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Girls, Guns and G-Strings: The Andy Sidaris Collection (12 Film Set)
Girls, Guns and G-Strings: The Andy Sidaris Collection (12 Film Set)
DVD ~ Dona Speir
Price: $4.50
66 used & new from $1.92

8 of 8 people found the following review helpful
4.0 out of 5 stars Andy Sidaris' Era of PG Sex and G-rated Violence, July 8, 2011
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There is a temptation to compare the 'racy' films of Andy Sidaris with his European counterpart, Tinto Brass; both were respected main-stream filmmakers who decided to explore their passion for beautiful women in a series of sexy, funny, light-weight adventures with a lot of nudity. However, where Brass has, with a few exceptions, grounded his films within (nominally) 'real' settings and storylines, Sidaris more ambitiously attempted to combine TV series-inspired action and weapons, along with massively-muscled henchmen, exotic locales, familiar faces, and juvenile storylines, to create Playboy Channel-style escapism, with a twist. Sidaris clearly targeted the early video market with these films, keeping the sexiness within the mores and ratings of the time (while Brass unabashedly displayed full-frontal nudity of men and women, Sidaris carefully kept it to women, and never graphic). One can also make a case that Brass women are more real and natural (Sidaris women flaunt a lot of plastic surgery), and seem to enjoy sex more (even within the ratings confines, Sidaris' scenes of passion often seem more like '20-minute workouts' than actual lovemaking!)

Still, Girls Guns & G-Strings is a great popcorn collection, when you want to just kick back and enjoy eye candy! "Malibu Express" offers a grown-up and laid-back Darby Hinton (from Daniel Boone) as a mustached Magnum P.I.-style gumshoe who is incompetent with a gun, but not with the ladies; "Hard Ticket to Hawaii" has clothing-optional female law enforcement operatives (Playmates Dona Speir and Hope Marie Carlton) involved in diamonds and drugs in the Aloha State; "Picasso Trigger" is a tale of revenge, and introduces one of my own personal favorites, Playmate Roberta Vasquez; "Savage Beach" feels like a sequel to "Hard Ticket", this time involving stolen gold, and was again filmed in Hawaii (which would become a regular locale); "Guns" got a LOT of attention when released, as Erik Estrada (CHiPs) starred, in a tale of a South American gangster in Hawaii, with a lot of familiar TV faces (not to worry, there was plenty of Playmate action, too); "Do or Die" took that nice Karate Kid mentor, Pat Morita, and turned him into a brilliant, diabolical criminal mastermind (Erik Estrada also appears); "Hard Hunted" goes further into the spy genre, and moves the action into a Middle East that isn't quite believable (I know, nothing else about the film is, so the point is...?); "Fit to Kill" offers statuesque Penthouse Pet/B-actress Julie Strain as a villainess after a priceless diamond...Andy Sidaris' son, Drew, also directed; "Enemy Gold" pits Julie Strain against Suzi Simpson and Tai Collins, in a hunt for Civil War gold; "The Dallas Connection" is not about cheerleaders (although the gorgeous women could qualify!), but computer chips; Andy returned for the final films of the collection, "Day of the Warrior" and "Return to Savage Beach", two films combining a The Man from U.N.C.L.E.-type enforcement agency (L.E.T.H.A.L.) and computer-oriented plotlines (hot women and hi-tech...every geek's dream!)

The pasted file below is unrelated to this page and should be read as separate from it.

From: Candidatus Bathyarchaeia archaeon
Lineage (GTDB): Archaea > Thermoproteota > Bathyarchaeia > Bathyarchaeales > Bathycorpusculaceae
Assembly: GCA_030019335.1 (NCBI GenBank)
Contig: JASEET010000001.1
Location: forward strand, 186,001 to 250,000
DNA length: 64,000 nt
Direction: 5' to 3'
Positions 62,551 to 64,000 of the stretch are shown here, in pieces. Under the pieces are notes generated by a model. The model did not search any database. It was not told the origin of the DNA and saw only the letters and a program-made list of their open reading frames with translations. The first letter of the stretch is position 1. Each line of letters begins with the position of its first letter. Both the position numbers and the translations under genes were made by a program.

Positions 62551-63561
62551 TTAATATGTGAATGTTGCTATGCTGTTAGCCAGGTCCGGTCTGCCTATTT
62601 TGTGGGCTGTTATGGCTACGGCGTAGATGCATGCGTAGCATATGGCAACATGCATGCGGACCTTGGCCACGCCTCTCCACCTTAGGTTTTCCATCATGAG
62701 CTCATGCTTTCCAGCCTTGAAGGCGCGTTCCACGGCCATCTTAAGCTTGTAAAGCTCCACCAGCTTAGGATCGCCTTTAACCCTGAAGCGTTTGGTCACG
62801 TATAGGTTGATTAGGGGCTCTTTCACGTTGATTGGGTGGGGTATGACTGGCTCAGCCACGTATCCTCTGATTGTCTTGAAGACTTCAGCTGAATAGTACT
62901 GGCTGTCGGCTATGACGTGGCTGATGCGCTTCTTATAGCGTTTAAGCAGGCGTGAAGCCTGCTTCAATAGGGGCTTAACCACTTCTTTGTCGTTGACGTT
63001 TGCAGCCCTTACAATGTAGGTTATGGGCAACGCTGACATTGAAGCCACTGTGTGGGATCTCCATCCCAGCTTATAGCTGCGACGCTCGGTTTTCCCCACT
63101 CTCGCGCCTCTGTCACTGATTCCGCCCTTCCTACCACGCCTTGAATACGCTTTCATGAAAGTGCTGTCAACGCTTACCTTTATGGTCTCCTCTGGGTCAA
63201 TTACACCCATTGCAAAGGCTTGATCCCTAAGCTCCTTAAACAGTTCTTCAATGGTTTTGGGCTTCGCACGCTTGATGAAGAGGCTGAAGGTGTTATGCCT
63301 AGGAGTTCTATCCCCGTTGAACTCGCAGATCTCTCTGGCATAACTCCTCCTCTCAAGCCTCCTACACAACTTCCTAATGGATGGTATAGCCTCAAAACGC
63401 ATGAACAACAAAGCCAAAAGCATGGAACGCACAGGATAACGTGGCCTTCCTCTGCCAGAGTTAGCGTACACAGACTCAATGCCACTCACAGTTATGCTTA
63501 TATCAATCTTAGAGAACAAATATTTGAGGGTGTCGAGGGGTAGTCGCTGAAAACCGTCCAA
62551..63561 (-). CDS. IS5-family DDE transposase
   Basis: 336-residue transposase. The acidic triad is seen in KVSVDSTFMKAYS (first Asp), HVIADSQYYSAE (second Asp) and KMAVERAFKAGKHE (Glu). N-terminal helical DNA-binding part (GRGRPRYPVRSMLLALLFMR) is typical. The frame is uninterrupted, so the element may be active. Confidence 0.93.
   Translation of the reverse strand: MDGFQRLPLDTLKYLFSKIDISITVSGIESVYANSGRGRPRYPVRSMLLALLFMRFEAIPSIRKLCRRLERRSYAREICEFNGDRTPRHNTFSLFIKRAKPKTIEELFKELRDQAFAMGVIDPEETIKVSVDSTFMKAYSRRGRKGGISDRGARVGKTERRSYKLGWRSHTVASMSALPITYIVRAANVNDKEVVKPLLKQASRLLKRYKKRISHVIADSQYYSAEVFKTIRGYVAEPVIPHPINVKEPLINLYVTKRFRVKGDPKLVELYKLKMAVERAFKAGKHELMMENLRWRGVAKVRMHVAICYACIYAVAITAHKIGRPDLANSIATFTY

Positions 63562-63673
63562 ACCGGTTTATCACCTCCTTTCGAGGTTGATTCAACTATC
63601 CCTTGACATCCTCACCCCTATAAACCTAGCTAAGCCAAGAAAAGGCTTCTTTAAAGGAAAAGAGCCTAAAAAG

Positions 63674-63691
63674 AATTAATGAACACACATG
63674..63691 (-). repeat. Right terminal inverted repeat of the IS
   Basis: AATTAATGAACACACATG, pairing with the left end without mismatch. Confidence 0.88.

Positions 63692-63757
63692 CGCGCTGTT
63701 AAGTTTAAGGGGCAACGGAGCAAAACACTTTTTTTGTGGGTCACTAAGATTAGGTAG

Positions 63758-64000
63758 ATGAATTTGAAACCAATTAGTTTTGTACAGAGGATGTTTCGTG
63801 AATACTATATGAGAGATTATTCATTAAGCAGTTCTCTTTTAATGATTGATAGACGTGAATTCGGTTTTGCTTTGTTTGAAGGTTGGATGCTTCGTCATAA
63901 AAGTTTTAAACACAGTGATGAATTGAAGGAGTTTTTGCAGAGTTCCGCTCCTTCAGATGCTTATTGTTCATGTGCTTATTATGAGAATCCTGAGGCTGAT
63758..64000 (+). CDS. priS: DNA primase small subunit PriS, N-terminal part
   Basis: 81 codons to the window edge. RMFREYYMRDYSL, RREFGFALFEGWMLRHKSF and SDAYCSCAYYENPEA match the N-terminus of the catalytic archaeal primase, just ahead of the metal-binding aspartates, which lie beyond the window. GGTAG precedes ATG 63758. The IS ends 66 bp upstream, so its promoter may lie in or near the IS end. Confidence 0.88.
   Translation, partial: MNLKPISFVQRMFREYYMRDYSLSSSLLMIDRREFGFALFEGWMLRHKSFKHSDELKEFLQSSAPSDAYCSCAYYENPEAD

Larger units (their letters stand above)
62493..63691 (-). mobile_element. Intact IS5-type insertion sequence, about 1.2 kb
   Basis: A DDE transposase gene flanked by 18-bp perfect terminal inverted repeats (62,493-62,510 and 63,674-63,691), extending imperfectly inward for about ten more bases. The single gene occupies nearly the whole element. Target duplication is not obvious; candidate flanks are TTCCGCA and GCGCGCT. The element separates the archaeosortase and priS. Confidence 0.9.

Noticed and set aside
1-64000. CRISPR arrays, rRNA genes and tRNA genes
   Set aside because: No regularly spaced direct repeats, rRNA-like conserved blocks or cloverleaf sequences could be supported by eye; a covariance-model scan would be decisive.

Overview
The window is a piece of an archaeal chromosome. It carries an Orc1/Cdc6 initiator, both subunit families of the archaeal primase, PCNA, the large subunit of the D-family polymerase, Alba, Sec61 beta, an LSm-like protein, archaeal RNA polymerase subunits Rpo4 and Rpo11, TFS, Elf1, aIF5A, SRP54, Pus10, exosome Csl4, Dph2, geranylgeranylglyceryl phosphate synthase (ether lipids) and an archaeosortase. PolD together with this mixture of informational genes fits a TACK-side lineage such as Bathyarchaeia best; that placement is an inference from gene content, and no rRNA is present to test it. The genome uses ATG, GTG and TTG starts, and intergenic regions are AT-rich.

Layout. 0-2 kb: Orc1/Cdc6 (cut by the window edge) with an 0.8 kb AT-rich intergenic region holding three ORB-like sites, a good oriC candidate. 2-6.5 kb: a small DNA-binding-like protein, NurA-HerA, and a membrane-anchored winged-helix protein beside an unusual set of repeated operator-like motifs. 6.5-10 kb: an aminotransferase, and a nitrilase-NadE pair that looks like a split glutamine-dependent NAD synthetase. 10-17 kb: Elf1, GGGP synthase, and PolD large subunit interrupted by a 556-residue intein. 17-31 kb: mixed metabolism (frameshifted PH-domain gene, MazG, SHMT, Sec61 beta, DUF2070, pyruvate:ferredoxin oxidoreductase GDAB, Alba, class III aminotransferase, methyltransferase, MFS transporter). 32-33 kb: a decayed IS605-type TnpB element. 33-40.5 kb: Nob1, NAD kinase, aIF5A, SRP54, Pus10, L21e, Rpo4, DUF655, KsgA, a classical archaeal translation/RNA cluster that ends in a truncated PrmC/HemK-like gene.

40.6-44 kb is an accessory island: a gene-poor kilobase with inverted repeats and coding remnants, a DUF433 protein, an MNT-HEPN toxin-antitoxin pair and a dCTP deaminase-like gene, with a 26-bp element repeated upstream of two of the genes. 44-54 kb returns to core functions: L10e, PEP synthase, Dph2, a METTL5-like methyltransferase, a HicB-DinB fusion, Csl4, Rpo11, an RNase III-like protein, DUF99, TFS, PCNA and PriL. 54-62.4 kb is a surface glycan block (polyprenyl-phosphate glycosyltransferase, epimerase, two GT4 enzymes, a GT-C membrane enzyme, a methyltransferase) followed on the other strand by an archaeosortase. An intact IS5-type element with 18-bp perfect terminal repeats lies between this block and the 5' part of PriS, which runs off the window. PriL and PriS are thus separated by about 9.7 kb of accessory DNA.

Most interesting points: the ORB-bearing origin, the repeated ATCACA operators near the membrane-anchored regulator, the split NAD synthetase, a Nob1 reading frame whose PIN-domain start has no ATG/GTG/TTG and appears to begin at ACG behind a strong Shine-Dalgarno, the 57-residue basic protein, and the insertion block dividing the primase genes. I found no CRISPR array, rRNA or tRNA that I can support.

I was first introduced to Sidaris' films though Joe Bob Briggs' wonderfully off-kilter premium channel series, "Drive-In Theater", and clips of some of his interviews are included in the special features, along with intros by Sidaris (made before his death, in 2007) and Julie Strain. While Sidaris is compared to Ed Wood, and even Tarantino, in Amazon reviews, I think, as I stated earlier, that Tinto Brass offers a better analogy, because of their earlier history. Check out the film work of both directors (Amazon carries a large selection)...I think you'll enjoy yourself!


Burlesque
Burlesque
DVD ~ Cher
Price: $4.99
34 used & new from $1.00

4.0 out of 5 stars "Showgirls" 'Light', Campy Fun..., June 30, 2011
This review is from: Burlesque (DVD)